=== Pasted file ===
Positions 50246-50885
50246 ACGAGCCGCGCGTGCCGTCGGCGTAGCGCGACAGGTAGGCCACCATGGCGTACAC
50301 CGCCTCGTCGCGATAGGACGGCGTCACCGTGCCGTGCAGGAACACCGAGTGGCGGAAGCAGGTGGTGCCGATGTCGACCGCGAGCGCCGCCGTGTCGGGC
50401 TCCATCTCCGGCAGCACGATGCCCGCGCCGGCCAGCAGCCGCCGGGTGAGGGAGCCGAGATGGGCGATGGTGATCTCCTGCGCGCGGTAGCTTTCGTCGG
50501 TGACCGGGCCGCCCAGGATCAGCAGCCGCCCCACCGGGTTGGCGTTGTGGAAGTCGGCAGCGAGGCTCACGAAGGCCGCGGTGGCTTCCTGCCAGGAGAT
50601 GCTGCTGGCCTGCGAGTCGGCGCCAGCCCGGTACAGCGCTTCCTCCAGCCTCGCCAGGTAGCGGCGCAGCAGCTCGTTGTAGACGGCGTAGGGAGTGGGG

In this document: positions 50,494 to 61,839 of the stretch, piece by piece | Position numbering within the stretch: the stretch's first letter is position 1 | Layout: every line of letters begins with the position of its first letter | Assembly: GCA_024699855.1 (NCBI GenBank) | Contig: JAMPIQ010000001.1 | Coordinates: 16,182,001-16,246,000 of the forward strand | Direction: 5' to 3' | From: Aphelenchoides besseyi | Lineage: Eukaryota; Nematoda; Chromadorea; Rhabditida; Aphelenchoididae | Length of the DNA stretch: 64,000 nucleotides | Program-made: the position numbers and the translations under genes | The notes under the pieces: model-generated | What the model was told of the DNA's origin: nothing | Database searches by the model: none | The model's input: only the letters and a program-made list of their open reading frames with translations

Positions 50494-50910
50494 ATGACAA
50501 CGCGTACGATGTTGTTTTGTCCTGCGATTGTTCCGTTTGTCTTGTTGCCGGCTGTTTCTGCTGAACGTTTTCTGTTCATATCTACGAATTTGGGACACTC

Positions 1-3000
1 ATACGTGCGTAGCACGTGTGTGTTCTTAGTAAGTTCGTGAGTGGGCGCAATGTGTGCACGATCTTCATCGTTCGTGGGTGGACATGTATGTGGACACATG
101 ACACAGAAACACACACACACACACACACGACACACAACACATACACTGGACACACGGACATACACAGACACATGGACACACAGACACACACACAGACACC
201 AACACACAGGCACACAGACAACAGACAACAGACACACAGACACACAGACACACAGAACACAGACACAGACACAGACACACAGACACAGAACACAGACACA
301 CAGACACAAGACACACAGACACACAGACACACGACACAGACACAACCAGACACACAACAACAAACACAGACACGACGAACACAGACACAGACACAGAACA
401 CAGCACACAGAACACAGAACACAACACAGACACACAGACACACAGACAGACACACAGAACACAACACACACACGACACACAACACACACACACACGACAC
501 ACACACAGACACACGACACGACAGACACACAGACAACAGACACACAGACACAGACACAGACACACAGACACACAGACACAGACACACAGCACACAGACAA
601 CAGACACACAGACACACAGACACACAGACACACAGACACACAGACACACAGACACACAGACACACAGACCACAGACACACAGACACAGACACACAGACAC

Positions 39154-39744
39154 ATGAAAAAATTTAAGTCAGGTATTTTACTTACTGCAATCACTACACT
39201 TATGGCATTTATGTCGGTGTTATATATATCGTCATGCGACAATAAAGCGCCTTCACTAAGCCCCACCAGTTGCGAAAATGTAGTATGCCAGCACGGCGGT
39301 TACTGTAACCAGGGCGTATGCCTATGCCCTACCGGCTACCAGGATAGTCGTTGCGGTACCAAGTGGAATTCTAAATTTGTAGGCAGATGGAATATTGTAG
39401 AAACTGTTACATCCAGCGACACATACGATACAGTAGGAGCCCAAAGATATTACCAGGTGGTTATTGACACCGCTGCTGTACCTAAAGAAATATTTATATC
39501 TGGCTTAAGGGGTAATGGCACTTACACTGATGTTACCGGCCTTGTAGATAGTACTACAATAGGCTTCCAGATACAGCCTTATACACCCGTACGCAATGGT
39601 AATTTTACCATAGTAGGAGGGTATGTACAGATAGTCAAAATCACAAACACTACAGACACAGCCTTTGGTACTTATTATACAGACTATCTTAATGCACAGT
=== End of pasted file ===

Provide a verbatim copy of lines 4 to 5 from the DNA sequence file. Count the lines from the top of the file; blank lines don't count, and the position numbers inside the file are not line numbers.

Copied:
50401 TCCATCTCCGGCAGCACGATGCCCGCGCCGGCCAGCAGCCGCCGGGTGAGGGAGCCGAGATGGGCGATGGTGATCTCCTGCGCGCGGTAGCTTTCGTCGG
50501 TGACCGGGCCGCCCAGGATCAGCAGCCGCCCCACCGGGTTGGCGTTGTGGAAGTCGGCAGCGAGGCTCACGAAGGCCGCGGTGGCTTCCTGCCAGGAGAT